Consider the PDE $$ \partial_t u + a\partial_x u=0, -\infty<x<\infty, t>0$$ $$ u(x,0)=u_0(x), $$

where $a>0$ is a constant.

I want to show that the difference scheme

$$ \frac{U_j^{n+1}-U_j^n}{\Delta t} + a\left( \frac{U_{j+1}^n-U_{j-1}^n}{2\Delta x} \right)=0$$

is not stable. Unfortunately, I did not completely understand what exactly I need to show in order to conclude that this scheme is not stable. I think the stability is related to convergence. From my notes and the textbook, however, it is not clear how to show stability. There is a lot of overloaded notation and I can't find my way into understanding how this works. I'm more of a pure math type person, and computational math sometimes seems quite vague for me. Can someone please help me?

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    $\begingroup$ Regardless of the spatial differencing, you are doing simple forward differencing in time. This is bad, for reasons that can be more readily understood in the ODE setting (where this difference scheme is called the forward Euler method or just Euler's method). I suggest that you look up a proof that forward Euler is not stable and try to adapt it. $\endgroup$ – Ian Apr 1 '17 at 2:55
  • $\begingroup$ @Ian Unfortunately I don't see how the Forward Euler method for ODEs relates to the PDE above. $\endgroup$ – sequence Apr 1 '17 at 4:44
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    $\begingroup$ They are in fact one and the same: for fixed $\Delta x$, you really have the (infinite) ODE system $\frac{du_j}{dt}+a \frac{u_{j+1}-u_{j-1}}{2\Delta x}=0$. This scheme (called the forward in time, centered in space scheme, or FTCS) then attempts to solve this system by forward Euler. It then suffers from basically the same stability issues as forward Euler. But as Giovanni said, the best way to prove that is von Neumann analysis. $\endgroup$ – Ian Apr 1 '17 at 10:38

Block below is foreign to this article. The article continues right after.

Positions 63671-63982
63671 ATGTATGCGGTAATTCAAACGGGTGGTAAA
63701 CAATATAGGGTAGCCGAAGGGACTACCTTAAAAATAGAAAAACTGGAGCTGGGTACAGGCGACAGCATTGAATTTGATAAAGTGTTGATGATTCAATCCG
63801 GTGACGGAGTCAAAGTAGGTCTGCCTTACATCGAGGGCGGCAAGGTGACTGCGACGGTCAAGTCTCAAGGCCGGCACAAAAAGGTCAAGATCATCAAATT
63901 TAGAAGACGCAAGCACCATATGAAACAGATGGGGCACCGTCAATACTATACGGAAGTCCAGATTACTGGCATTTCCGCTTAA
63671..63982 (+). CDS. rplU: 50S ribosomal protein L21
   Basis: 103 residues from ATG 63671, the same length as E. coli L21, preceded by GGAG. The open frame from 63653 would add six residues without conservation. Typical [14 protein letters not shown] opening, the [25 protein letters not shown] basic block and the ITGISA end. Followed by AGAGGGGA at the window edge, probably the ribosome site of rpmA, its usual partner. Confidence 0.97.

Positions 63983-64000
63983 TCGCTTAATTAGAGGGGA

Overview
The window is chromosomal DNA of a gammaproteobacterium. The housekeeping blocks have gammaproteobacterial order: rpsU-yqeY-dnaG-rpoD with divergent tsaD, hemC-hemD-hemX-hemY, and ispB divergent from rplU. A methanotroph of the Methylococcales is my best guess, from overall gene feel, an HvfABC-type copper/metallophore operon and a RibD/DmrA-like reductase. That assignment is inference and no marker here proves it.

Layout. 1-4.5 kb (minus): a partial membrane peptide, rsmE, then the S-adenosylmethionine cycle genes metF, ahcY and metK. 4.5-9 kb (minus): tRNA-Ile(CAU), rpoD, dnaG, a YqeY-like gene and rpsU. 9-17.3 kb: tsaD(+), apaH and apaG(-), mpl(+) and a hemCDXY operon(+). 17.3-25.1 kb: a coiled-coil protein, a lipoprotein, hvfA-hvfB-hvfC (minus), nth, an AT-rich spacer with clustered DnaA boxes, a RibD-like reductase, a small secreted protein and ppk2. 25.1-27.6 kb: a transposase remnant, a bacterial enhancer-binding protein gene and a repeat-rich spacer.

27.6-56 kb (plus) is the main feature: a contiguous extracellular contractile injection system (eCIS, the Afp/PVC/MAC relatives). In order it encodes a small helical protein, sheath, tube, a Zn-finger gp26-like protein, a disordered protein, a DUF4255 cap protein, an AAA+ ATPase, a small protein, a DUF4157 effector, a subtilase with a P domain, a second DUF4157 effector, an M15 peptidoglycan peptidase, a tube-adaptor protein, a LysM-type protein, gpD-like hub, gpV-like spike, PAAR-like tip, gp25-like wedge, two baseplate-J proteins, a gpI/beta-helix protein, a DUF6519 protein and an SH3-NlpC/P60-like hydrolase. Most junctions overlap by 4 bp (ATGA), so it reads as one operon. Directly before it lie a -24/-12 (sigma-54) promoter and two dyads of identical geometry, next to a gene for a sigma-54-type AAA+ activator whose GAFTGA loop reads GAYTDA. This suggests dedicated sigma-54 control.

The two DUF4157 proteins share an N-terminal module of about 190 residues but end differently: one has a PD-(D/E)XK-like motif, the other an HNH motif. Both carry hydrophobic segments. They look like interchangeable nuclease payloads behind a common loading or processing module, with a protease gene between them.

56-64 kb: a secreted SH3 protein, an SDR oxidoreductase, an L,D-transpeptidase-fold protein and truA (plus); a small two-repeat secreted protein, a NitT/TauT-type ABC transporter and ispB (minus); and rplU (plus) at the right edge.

The Lax-Richtmeyer equivalence theorem states that a consistent finite difference method is convergent if and only if the finite difference scheme is stable. Hence it is correct when you say that it is a matter of convergence in the sense that it is enough to exhibit one initial data for which you are able to prove that the numerical solution does not converge to the analytic solution of the PDE.

The standard machinery to prove stability is the so called Von Neumann analysis. Let $\Delta x = h$ and let $$U_j^n = \frac{1}{\sqrt{2\pi}}\int^{\pi/h}_{-\pi/h}e^{-ijh \xi}\widehat{U^n}(\xi)\,d\xi. \tag 1$$ Write the scheme in update form and use $(1)$ to find the relation $$\widehat{U^n}(\xi) = (g(h\xi,\Delta t,\Delta x))^n\widehat{U^0}(\xi).$$Then one can prove the following result.

A one-step method is stable in the region $\Lambda$ if and only if $$|g(\theta,\Delta t,\Delta x)| \le 1 + C\Delta t\quad \forall(\Delta t,\Delta x) \in \Lambda,$$ where $\theta = h\xi$.

If you carry on the computation for FTCS you'll get $$g(\theta) = 1 - ia\frac{\Delta t}{\Delta x}\sin\theta.$$ As you can easily verify, $|g(\theta)| > 1$ for $\theta \neq 0$.

  • $\begingroup$ Thanks. Unfortunately, i didn't understand much from your answer, but your Wikipedia link was helpful. Can you please clarify why the error $\epsilon(x,t)$ is the exact solution to the numerical approximation? They say that it is because the exact solution satisfies the discretized method exactly, the error must also satisfy it. But to me this is far from being obvious reasoning. Anyway, if I'm correct, then what I need to do is to substitute for the error in the numerical scheme and then derive an expression and show that it does not converge? $\endgroup$ – sequence Apr 1 '17 at 5:35
  • $\begingroup$ There are two types of errors here. One is called the local truncation error which is the difference between the exact solution of the difference equation (numerical scheme implemented in infinite precision arithmetic) and the analytical solution of the pde. Another is round-off error (what is called $\epsilon$ here) which is the difference between the exact solution of the difference equation, which is the same as the solution of the numerical scheme in infinite precision and the numerical solution of the scheme in finite precision arithmetic. $\endgroup$ – rivendell Jul 27 '17 at 16:15
  • $\begingroup$ As for your second question, yes, that's the procedure for von Neumann analysis where you show the amplitude of the fourier modes in the error do not grow on time evolving the numerical scheme. $\endgroup$ – rivendell Jul 27 '17 at 16:19

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